We have opined repeatedly that judges may not participate in fundraisers where the event’s purpose is not law-related. See Fla. JEAC Op. 09-07 (judge may not receive award at fundraiser for organization that is mainly involved in education programs because event would not concern the law, the legal system or the administration of justice, and the funds raised would not be used for law related purpose); Fla. JEAC Op. 08-22 (judge may not appear as “dignitary guest” in fund-raising ballet, sponsored by ballet company organized as charitable organization, and allow company to use judge’s name and title to advertise event); Fla. JEAC Op. 03-16 (judge may not participate in voluntary bar association’s fundraising event by providing goods for sale or auction, performing skit, displaying talent, being a model, or otherwise performing at event); Fla. JEAC Op. 01-09 (judge may not participate as featured speaker at fundraising roast of prominent local figure); Fla. JEAC Op. 00-31 (judge may not act as chairperson of kickoff event for fundraising organization); Fla. JEAC Op. 99-15 (judge may not be guest speaker at college alumni banquet, when banquet is main fund-raiser for alumni club); Fla. JEAC Op. 98-32 (judge may not participate in charity fashion show by announcing winning tickets and describing items won); Fla. JEAC Op. 90-20 (judge may not participate as guest of honor at charitably-funded institution’s dinner where patrons may purchase journal advertisements dedicated to the judge, and distribution of journal is one of institution’s main fundraising activities); and Fla. JEAC Op. 90-12 (judge may not serve as chairman of golf tournament, even though judge would neither participate in solicitation of funds nor be identified as judge in materials associated with tournament, where entity sponsoring tournament is nonprofit organization which raises funds to support sports activities).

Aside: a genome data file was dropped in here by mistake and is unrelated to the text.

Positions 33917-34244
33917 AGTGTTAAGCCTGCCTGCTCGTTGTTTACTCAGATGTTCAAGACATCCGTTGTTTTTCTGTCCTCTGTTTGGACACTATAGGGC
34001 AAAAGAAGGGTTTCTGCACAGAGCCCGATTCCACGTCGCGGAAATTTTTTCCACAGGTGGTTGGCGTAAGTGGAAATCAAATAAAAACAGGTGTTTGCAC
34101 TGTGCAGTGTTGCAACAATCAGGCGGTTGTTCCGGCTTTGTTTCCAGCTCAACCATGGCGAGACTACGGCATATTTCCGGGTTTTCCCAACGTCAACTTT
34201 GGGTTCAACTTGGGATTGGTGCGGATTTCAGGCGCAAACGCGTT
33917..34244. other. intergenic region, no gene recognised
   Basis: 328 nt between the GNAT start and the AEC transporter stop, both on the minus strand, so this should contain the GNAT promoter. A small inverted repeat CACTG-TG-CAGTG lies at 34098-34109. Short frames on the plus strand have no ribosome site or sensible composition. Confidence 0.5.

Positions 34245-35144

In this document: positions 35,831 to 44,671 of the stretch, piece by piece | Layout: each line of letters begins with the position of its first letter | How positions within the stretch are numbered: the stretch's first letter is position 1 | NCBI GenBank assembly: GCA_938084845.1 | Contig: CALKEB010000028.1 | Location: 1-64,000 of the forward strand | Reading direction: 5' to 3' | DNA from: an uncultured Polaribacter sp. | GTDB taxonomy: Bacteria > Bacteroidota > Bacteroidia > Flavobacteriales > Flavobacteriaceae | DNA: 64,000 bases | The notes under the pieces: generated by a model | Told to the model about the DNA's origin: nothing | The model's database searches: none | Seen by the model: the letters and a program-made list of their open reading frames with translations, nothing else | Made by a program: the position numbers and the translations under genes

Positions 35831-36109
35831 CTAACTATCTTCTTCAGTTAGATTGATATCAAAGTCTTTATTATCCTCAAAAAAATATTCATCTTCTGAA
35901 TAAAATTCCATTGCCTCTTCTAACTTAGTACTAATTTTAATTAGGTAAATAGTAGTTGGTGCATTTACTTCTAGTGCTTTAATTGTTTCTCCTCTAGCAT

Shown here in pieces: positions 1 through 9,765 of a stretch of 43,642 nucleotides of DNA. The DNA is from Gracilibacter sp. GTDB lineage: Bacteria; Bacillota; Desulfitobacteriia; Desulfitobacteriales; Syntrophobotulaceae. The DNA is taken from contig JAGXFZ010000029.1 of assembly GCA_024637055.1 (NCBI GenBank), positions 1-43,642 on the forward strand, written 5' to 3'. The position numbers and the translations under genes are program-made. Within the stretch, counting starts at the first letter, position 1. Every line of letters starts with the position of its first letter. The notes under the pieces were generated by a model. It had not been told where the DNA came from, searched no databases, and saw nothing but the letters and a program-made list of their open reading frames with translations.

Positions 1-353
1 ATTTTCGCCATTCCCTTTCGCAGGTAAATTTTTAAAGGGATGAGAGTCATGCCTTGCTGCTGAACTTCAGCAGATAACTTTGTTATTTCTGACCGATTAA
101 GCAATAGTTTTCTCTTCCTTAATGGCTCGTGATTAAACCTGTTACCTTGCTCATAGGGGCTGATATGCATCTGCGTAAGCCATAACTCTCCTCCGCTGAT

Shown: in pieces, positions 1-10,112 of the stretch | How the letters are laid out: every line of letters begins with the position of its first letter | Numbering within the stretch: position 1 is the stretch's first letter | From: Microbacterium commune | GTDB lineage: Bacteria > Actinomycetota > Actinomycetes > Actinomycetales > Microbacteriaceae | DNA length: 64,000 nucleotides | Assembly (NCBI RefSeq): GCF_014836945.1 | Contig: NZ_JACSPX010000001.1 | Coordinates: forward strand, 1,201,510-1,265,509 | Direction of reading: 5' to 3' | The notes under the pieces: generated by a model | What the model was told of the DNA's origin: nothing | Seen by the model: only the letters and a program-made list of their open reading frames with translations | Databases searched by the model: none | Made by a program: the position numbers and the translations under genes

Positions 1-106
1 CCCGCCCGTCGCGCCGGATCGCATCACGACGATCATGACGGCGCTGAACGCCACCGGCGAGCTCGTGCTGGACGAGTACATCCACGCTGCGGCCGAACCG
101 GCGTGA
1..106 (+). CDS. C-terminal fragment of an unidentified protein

In Fla. JEAC 99-09 the Committee advised a judge that she could not receive an award and be inducted into a County Women’s Hall of Fame at an annual luncheon where program advertisements had been sold to raise funds for the sponsoring organization. We noted that while the luncheon itself was not a fundraiser, the organization’s “major source of income [was] through advertising in the program,” which was a souvenir journal in which the public could purchase ads congratulating the inductee(s). Thus, the ultimate purpose of the luncheon was to raise funds for the organization.
In conclusion, the fact that the sponsoring organization does not bill an event as a fundraiser is not dispositive. If the event has the characteristics of a fundraiser, it must be considered as such, labels notwithstanding. Further, as a practical matter, whether the event will realize a profit is unknowable in advance, and so the likelihood of a profit cannot be used to determine if the event is intended to be a fundraiser.